Morton Weinfeld says he wishes he had Victor Catano's certainty in opposing the attack on Iraq but then states "there was no other option but military force." I am astonished at his casual dismissal of "legality" as "not the ultimate criterion for moral or prudent conduct."

Warped Political Policies Devalue Post-Secondary Education

This past summer the country has been preoccupied with SARS, Mad Cow Disease and power outages. Overlooked in the media is the emerging crisis in higher education. August brought with it the annual Statistics Canada report on tuition fees. Once again, fees have increased dramatically over the past year. Undergraduate tuition fees rose by 7.4 per cent overall, bringing the total increase to 179.4 per cent since 1990-1991. That is an average increase of more than 15 per cent per year for the last 12 years. Increases in auto insurance, which have not reached these levels, have been major political issues in recent provincial elections. This year's increases in tuition fees for professional schools are placing programs in medicine (16.7 per cent), law (19.4 per cent) and dentistry (20.9 per cent) out of the reach of lower- and middle-income families.

Copyright Reform - Why We Should Care

Professors generally place their heads carefully in the clouds when the subject of copyright comes up. We suspect that a lot of what we or our students do may be illegal, and that we don't think it should be, but we don't really want to know. We suspect that copyright policy is screwed up, but it's all so complicated we can't think of anything to do about it.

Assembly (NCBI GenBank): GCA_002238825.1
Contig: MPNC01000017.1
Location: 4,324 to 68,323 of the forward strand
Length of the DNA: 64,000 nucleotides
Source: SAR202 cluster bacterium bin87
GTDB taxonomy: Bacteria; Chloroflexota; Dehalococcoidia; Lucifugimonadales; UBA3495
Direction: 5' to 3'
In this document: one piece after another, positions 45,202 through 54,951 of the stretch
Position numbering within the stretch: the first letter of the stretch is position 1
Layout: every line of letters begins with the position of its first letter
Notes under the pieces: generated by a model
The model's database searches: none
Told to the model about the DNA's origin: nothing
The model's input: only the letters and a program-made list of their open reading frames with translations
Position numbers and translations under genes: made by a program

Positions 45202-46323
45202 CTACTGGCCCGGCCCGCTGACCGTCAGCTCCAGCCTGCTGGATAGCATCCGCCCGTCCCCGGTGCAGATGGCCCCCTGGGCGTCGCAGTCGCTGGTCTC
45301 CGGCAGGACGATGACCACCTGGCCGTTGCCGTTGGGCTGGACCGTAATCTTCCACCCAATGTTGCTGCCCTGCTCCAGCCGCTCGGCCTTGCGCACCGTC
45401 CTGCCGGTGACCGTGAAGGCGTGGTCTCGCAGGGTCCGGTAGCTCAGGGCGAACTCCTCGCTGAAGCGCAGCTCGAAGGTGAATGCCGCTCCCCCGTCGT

Chun Wins Full Settlement at U of T

Dr. Kin-Yip Chun has won a full settlement of his long-standing grievances with the University of Toronto's physics department, the day after CAUT announced the distinguished members of an independent committee of inquiry set up to investigate the situation and issue a report.

Acadia Faculty Reject Contract

Faculty members at Acadia University have voted 90 per cent against ratifying an agreement reached two months ago between negotiators for the Acadia University Faculty Association and the university's board of governors.

New Secretary Appointed

CAUT has appointed Jocelyne Fortier to the newly-created position of secretary in the area of health and safety and in the publications department